Carol Fenster’s New Flour Blend

I saw this posted on the internet somewhere and thought I would give it a try. I’m sorry to report that I’ve lost my link to the original source. Sorry!

I believe it is from Carol’s new book, titled: Gluten Free Quick & Easy.

1 ½ cups sorghum flour
1 ½ cups potato starch or cornstarch
1 cup tapioca flour
½ cup corn flour or almond flour or bean flour or chestnut flour

19 comments on “Carol Fenster’s New Flour Blend
  1. Michelle says:

    Hi Kate,

    I’m new to the GF world, but I must say that I’ve used Carol Fenster’s flour mix for the past month in a few different things and have found it to be delicious. Actually, there’s really only been one thing that I was not all that happy with since I started making my own baked goods.

    Just found your site, and I’m looking forward to trying out your recipes. They sound great and look delightful!

    Welcome to the Land of GF, Michelle! It’s great to see that you’ve already found something that works so well for you right away! It’s taken me a bit longer to get my feet under me and this blog is helping me do that. I hope you do find some things that look good to you too! =) – Kate

  2. Shallyssa says:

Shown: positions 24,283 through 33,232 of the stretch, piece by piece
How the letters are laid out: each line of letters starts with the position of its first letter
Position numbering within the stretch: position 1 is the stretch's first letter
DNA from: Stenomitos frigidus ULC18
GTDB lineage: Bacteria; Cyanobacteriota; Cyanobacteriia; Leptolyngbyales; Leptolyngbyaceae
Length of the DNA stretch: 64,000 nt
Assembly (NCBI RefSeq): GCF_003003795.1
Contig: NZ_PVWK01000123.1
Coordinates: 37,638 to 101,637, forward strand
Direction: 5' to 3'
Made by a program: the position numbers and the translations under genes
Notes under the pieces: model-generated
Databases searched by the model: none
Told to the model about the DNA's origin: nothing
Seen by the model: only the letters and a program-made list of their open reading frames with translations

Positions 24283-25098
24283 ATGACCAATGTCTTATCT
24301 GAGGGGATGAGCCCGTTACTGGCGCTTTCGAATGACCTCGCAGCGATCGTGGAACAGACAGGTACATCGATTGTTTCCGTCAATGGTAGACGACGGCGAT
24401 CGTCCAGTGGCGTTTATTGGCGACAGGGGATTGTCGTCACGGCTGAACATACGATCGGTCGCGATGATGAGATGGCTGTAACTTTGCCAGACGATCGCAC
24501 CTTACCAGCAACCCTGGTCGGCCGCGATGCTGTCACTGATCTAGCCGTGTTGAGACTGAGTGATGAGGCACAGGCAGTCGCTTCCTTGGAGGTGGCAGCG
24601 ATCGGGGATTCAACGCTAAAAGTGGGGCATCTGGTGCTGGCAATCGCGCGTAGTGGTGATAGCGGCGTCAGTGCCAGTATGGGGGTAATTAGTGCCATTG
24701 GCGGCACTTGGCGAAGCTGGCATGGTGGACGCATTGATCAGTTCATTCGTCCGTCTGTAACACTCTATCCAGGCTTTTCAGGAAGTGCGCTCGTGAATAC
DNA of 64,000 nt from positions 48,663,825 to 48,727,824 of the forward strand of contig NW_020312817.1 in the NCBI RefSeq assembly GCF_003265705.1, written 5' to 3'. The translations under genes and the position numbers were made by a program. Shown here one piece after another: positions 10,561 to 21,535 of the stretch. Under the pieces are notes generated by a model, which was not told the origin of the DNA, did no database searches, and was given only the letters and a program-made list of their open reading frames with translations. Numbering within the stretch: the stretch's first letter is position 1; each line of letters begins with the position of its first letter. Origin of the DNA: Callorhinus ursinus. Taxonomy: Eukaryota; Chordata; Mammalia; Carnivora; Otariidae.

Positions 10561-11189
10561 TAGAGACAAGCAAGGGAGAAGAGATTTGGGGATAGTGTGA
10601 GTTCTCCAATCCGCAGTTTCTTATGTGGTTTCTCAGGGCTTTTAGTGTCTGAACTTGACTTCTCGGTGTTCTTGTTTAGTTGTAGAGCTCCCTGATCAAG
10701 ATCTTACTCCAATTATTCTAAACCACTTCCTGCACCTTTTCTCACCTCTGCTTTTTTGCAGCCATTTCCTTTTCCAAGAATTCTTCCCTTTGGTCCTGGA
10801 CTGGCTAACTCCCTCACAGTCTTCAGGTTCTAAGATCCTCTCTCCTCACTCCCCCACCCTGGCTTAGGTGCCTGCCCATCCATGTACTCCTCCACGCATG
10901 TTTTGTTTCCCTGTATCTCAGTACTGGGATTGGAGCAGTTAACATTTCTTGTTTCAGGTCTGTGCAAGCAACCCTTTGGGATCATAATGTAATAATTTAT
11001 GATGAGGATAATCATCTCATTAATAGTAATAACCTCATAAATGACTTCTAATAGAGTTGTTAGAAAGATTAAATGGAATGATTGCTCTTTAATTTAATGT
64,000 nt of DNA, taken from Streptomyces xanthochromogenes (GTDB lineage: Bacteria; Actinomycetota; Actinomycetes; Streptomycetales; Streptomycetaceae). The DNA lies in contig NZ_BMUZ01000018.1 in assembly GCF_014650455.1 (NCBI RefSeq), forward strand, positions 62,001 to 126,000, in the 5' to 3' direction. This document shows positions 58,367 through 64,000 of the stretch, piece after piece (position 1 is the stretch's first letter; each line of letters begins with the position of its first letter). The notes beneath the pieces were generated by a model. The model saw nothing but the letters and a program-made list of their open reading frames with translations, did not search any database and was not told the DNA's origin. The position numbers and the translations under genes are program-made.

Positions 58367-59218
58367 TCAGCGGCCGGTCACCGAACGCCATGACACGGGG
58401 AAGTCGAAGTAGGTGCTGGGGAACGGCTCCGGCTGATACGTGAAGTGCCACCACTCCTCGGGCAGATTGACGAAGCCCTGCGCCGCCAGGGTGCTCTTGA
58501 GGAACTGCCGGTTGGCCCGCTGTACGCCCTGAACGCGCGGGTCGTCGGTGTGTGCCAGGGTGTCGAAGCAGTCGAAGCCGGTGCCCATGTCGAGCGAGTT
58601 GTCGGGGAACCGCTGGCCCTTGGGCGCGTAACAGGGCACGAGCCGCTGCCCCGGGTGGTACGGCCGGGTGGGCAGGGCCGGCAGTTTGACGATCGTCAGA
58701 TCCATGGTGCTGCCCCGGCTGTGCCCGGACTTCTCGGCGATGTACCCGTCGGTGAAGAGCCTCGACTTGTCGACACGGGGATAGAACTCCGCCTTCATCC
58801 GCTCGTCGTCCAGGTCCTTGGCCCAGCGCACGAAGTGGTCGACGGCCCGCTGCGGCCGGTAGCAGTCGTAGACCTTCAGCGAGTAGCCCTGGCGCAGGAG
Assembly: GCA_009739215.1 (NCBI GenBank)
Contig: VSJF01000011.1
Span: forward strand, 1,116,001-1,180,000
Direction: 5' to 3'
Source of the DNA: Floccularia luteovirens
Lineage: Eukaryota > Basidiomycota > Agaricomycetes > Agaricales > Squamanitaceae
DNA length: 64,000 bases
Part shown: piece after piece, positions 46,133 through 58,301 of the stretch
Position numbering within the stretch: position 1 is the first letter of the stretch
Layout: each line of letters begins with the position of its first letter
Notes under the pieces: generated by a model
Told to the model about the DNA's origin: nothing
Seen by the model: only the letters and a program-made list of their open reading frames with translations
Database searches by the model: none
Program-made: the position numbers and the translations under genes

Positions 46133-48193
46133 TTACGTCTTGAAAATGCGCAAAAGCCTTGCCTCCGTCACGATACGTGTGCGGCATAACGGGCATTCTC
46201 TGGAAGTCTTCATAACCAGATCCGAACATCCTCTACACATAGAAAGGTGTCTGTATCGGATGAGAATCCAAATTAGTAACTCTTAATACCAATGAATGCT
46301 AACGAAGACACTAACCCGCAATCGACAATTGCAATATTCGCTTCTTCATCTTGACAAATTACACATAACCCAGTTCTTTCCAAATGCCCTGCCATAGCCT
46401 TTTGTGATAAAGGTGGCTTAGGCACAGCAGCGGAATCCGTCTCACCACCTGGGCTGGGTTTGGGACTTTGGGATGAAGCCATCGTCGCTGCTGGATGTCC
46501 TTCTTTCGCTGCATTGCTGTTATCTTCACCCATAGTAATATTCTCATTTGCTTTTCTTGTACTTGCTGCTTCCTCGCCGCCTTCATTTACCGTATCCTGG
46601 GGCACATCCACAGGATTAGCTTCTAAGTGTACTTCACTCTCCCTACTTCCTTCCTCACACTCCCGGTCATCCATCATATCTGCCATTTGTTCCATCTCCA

Hi,
    That recipe is from her book :
    Gluten-Free 101 : Easy Basic Dishes without Wheat
    =)
    Shallyssa

  3. Debbie says:

    Kate,
    Just thought I’d post and say how much I’ve loved this mix. I just bought Carol’s latest, “1,000 Gluten-Free Recipes” and it seems like she’s dropped the corn flour from the mix. Who knows? Perhaps she thought it didn’t do much or that people were asking, “What’s corn flour?” This mix works well with so many things and it’s nice to have one batch around instead of several half cups of this or that.
    Debbie

  4. kazzles says:

    Hi, just a quick question – what is the difference between cornflour and cornstarch? I’m not in the US and never quite sure what the names mean!

    I love your blog by the way! Every recipe I have tried has worked amazingly. Hope your beautiful little girl is fitting in well to her new home?

    • Victor Morrow says:

      Corn flour (Masa Harina) is a fine flour from hominy. It differs from cornstarch and corn meal in its texture and I believe in the type of corn. Most grocery stores have it in there latin foods/international section. I see Maseca brand most commonly

      • Kate says:

        Very true – Thank you, Victor! :D
        I think the concern is because the term “corn flour” means “cornstarch” in the UK. It’s a bit of a linguage foo-fah for us cross-continental recipe seekers. :D

  5. Nursegirl says:

    No one’s been on this post for a while, but I still have to ask. Do you add xanthan gum to this flour when baking, or can you use it 1:1 with wheat flour?

    Thanks!

    • Kate says:

      There is xanthan gum in the flour mix – AND I add it when baking some things. (You have to check the recipe.)
      It does swap 1:1 for flour, in certain recipes, but not for bread recipes.

  6. tara says: